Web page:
Miller: Buying Clubs Ordered to Pay to Settle Deception Charges
More than 2,200 Iowans may be eligible for refunds.
Miller gives tips to avoid unwanted charges.
Cedar Rapids. Attorney General Tom Miller announced today that an estimated 2,200 Iowans will be eligible to receive refunds from a group of "buying clubs" that allegedly misled consumers into accepting trial memberships and then billed consumers without their knowledge or authorization. Miller also listed tips to help consumers counter such questionable solicitation tactics.
Miller said Iowa and other states and the Federal Trade Commission joined in legal action against Triad Discount Buying Service Inc. of Boca Raton, Florida, Triad's owner, Ira Smolev, and numerous related companies operated by Smolev. The defendants will pay more than $9 million nationwide to settle charges brought by the FTC and about forty states.
"We allege that the Triad companies used deception to sign up buying club members through telemarketers selling other products from kitchen gadgets to diet pills," Miller said. "After consumers gave their credit card number to pay for a product, the telemarketer then moved on to another pitch for a 30-day so-called 'no-obligation free trial' in Triad's buying club. The problem was that many consumers had no idea that Triad then would start billing their credit card after the so-called free trial period ended. They assumed they would have a chance to make a choice."
Consumers were charged up to $96 in yearly membership fees for the Triad company clubs, and fees were renewed automatically without consumer authorization.
"Consumers were not told that the telemarketer provided their name and credit card numbers to the Triad companies," Miller said. "We also alleged that even some consumers who declined the so-called free trial membership were billed by the Triad companies. All this violated Iowa's Consumer Fraud Act and basic consumer protection principles."
Miller called the Triad tactics a "modified negative option," a questionable solicitation tactic he said appears to be on the rise. Miller suggested several tips consumers should follow to avoid unwanted and unauthorized charges.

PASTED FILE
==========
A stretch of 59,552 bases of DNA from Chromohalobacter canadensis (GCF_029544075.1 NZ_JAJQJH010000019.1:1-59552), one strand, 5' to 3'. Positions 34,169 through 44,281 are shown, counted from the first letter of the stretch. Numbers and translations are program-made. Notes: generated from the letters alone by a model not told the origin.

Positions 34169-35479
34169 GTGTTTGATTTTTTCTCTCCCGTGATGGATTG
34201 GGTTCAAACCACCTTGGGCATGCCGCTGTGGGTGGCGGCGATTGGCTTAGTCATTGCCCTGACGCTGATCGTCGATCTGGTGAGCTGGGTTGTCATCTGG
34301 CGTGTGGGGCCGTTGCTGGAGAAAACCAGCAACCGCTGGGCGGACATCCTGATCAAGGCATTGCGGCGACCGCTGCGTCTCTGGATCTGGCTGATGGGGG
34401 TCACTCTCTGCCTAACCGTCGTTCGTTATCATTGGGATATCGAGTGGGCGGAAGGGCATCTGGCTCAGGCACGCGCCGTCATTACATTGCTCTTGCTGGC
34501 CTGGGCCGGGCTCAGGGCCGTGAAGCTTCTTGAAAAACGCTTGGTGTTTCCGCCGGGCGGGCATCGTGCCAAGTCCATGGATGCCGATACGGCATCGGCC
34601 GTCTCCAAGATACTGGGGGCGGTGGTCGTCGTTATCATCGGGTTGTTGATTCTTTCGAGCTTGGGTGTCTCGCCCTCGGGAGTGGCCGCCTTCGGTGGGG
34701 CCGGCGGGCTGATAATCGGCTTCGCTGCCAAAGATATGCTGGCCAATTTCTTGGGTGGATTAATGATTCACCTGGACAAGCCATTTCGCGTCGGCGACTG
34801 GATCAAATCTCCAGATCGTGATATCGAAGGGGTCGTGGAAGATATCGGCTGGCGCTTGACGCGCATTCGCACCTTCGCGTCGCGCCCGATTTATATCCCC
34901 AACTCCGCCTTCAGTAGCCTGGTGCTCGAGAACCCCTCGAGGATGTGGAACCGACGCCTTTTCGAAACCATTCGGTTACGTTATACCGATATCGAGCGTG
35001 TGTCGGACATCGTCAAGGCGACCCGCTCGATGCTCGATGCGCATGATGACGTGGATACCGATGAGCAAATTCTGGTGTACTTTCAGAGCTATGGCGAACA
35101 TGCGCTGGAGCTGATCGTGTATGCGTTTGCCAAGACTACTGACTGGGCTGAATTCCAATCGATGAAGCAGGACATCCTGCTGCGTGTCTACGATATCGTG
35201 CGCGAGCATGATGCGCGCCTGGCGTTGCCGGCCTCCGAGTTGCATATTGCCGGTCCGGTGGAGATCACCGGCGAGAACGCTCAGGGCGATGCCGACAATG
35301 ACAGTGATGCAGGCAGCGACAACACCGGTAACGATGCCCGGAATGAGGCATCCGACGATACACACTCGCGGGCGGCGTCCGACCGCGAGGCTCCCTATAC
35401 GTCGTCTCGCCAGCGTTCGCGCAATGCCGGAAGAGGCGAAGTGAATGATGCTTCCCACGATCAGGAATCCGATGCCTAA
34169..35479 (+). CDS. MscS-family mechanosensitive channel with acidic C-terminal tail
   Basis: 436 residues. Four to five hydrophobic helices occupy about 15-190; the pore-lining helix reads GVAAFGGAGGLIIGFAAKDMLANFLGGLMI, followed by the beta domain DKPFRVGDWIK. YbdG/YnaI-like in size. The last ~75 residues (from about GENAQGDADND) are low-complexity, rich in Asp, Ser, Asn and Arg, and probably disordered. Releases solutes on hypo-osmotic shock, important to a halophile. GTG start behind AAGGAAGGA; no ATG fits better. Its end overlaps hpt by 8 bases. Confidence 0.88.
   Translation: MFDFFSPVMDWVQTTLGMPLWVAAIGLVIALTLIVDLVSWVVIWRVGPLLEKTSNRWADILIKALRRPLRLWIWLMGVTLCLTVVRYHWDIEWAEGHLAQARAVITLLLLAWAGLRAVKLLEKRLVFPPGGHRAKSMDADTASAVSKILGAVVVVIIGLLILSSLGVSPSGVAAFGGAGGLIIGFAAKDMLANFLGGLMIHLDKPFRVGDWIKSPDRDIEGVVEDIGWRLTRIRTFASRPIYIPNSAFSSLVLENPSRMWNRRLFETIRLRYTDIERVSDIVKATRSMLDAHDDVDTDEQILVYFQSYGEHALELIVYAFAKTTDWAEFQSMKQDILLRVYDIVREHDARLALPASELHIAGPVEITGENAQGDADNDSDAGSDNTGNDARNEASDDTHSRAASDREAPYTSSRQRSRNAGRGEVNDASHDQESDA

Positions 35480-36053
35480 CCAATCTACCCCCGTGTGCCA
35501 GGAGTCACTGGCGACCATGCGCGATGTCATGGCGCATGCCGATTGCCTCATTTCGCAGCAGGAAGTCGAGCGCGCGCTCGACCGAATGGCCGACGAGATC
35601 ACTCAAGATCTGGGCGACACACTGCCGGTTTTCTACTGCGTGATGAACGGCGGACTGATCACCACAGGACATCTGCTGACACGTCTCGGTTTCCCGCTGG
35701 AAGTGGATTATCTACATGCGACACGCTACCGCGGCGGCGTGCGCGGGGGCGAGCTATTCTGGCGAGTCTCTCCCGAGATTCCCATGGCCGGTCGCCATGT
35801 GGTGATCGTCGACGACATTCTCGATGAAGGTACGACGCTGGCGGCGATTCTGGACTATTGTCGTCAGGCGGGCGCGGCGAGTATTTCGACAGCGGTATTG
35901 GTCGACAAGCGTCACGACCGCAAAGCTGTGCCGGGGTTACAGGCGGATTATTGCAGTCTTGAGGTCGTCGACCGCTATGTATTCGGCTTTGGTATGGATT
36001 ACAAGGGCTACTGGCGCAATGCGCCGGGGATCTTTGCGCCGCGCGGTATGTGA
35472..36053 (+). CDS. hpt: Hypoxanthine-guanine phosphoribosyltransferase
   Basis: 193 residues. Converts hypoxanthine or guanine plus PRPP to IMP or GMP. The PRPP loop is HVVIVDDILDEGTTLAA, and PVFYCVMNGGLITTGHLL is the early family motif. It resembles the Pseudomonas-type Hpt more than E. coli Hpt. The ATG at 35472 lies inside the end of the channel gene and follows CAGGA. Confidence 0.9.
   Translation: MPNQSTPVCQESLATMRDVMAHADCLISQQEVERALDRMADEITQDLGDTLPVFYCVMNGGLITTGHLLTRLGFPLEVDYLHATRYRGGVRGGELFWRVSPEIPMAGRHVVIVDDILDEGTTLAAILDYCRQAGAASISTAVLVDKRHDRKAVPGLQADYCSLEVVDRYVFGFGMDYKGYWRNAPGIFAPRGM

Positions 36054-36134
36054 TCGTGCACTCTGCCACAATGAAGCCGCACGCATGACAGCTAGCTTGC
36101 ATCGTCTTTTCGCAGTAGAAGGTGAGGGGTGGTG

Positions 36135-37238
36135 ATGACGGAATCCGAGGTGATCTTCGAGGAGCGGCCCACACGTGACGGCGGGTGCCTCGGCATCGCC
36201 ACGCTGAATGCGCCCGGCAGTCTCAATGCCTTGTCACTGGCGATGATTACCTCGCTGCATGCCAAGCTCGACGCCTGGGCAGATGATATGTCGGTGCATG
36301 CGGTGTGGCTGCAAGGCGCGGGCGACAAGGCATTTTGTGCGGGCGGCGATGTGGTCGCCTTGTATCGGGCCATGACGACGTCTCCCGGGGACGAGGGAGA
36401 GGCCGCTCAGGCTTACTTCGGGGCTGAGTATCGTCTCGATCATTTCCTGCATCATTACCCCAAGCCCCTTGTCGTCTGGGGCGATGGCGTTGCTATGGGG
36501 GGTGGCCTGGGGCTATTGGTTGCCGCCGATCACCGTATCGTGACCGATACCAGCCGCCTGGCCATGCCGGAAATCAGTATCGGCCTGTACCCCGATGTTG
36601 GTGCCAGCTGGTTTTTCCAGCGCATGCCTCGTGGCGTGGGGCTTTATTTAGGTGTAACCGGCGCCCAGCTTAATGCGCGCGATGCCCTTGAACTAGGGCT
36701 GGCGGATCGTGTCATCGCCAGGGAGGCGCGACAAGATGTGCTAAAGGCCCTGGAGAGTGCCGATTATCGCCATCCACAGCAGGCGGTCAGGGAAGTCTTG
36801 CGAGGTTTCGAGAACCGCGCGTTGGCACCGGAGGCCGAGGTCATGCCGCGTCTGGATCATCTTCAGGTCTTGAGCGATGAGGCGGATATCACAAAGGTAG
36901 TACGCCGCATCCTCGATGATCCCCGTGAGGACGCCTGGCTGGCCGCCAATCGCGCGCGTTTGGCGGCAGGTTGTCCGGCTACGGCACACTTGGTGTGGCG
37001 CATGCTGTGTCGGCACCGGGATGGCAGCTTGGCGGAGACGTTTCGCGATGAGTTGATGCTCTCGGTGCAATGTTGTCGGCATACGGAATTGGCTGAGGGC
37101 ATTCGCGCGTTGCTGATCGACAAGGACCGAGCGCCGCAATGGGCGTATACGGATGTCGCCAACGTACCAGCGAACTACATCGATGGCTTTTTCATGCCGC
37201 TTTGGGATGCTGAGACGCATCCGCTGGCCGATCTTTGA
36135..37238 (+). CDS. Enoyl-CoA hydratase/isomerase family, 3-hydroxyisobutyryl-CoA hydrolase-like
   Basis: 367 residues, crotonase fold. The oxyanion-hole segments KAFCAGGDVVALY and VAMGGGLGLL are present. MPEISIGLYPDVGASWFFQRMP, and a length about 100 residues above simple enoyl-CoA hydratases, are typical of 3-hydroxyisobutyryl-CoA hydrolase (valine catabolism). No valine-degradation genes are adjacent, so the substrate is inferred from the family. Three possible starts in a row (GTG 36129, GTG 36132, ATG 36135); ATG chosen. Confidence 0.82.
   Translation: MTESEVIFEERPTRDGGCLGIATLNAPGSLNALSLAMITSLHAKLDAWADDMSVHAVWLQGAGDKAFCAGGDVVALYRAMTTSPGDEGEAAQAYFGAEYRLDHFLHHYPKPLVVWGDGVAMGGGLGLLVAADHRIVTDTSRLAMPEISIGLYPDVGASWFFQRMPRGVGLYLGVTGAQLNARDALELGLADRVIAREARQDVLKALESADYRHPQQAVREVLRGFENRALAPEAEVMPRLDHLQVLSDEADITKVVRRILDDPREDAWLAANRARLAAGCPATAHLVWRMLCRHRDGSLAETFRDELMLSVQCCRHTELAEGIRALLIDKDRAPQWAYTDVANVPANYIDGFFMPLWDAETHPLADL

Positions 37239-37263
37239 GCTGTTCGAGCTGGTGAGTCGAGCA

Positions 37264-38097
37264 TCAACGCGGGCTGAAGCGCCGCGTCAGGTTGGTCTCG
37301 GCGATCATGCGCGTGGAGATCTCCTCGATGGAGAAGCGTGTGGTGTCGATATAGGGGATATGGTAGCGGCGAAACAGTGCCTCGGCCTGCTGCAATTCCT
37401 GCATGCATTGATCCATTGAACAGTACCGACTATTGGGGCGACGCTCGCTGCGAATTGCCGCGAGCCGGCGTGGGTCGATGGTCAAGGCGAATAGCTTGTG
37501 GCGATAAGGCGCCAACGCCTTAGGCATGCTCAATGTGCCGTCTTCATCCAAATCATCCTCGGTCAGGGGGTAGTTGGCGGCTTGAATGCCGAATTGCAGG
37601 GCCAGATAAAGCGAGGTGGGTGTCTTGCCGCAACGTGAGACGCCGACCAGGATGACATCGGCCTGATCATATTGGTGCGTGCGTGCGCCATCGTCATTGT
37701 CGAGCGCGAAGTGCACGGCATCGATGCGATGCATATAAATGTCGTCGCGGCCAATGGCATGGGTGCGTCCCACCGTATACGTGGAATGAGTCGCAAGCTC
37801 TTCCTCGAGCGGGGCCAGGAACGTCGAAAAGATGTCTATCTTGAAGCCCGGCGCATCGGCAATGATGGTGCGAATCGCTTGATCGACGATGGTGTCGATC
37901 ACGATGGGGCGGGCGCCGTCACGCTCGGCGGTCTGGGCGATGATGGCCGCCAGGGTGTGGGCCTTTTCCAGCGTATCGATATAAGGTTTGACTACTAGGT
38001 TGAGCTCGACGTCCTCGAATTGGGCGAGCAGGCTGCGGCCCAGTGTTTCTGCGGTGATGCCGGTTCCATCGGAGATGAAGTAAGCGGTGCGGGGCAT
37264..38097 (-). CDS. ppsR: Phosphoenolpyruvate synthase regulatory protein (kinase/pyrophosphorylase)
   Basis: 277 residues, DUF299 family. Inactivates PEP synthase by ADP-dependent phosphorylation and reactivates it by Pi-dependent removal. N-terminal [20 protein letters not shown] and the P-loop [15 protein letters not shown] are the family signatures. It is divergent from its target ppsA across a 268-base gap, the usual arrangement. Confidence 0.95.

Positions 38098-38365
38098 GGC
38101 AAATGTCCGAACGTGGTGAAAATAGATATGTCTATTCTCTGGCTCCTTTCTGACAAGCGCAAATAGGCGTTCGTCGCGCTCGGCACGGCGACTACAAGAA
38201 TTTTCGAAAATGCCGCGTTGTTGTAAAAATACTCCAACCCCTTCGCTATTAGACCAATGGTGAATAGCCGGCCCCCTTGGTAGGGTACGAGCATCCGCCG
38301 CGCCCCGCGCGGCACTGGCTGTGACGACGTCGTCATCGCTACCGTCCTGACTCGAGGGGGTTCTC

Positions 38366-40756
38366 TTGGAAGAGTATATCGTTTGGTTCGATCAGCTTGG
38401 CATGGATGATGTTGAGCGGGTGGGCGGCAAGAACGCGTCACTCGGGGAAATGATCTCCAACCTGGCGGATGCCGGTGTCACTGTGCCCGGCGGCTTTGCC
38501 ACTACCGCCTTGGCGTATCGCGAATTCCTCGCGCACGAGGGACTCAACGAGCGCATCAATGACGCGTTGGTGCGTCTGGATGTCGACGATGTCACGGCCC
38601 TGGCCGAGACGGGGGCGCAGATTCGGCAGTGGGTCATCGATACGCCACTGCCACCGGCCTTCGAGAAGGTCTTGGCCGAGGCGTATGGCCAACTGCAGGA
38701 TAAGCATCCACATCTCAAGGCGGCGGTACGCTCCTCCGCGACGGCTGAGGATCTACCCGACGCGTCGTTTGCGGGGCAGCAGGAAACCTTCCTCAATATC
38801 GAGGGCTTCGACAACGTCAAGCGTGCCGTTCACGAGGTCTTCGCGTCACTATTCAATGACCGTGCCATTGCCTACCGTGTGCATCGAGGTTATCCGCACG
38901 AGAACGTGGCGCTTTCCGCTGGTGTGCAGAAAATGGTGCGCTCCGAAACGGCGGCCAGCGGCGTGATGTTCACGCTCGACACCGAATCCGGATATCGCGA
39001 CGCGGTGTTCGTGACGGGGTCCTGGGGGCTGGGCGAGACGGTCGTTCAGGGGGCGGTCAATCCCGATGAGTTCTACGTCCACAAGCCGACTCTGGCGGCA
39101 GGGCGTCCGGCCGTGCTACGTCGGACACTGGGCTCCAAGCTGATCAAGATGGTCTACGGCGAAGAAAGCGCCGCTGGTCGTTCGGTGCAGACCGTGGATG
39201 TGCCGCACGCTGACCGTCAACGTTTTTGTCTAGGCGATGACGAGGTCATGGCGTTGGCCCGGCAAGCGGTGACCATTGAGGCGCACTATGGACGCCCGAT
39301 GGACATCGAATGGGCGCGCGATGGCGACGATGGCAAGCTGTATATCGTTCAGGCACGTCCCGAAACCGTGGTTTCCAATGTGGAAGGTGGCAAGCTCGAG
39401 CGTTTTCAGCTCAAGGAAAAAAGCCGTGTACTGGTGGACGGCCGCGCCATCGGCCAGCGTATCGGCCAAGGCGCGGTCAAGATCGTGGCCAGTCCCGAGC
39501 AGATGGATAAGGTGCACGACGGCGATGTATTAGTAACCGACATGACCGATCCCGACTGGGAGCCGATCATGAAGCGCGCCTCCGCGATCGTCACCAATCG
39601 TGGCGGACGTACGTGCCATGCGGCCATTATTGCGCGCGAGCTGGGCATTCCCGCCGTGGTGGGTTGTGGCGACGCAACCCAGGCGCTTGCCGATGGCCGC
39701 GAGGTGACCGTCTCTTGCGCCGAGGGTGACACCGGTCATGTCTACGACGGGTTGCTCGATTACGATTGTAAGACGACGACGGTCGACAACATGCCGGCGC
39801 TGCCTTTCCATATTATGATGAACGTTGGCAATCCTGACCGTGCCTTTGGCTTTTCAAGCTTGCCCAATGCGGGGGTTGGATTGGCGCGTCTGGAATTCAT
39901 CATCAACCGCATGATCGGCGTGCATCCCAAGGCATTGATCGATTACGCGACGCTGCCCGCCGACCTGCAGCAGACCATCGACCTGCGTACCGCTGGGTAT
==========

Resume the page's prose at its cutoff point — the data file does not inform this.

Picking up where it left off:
"Be on alert if you hear you are being offered a free trial period," Miller said. "There is a very good chance the company already has your credit card number and will start billing you after the free period. Be skeptical and ask questions such as if there is a membership fee, if they will start billing you, and if you will have a specific chance to approve or cancel the membership. If you do not want the membership, make that very clear to the telemarketer," Miller said.
"Second, always check your credit card bill. Be sure every charge is something you authorize and approve, and dispute the charge if it isn't something you ordered," Miller said. "There are many schemes that try to 'cram' unwanted charges on credit card bills. Dispute unauthorized charges and file a complaint both with the company and the Attorney General's Consumer Protection Division."
Miller said his office is seeing more abuse of this type. "Consumers often tell us they don't recall ever having spoken to the companies, and they don't understand how they can be charged when they have not given the company their credit card number. This kind of conduct is both unfair and anti-competitive - it denies consumers true choice about what they want to buy."
Miller said unwanted and unauthorized billings typically might be for memberships in buying clubs or travel clubs, or for magazine subscriptions. He said consumers can challenge unauthorized charges under federal fair credit billing laws that protect consumers in credit card billing disputes.
Iowa's settlement agreement with the Triad companies was filed today in Polk County District Court. Under the overall agreement with the States and FTC, it is estimated that approximately 275,000 persons nationwide who filed complaints against Triad companies may be eligible for partial membership refunds, including an estimated more than 2,200 Iowans. Refund amounts have not been determined. Eligible consumers will be contacted by mail by the FTC, and they do not need to file additional claims to be eligible.
Nationwide, the Triad companies and Smolev are paying $8.3 million for consumer restitution, and $750,000 for investigative costs (including $10,000 to Iowa.) In addition, Smolev and the Triad companies, which are currently in bankruptcy, are required under the Iowa court order to drastically revise their marketing practices to avoid future deceptions. The companies are prohibited from misrepresenting offers of "free" goods or services and failing to disclose a consumer's obligations in accepting trial offers. The companies also are prohibited from signing up new members or renewing memberships without express and verifiable authorization from the consumer. The companies may not obtain or disseminate consumer billing information without authorization.
-30-Attorney General Home | News Release Home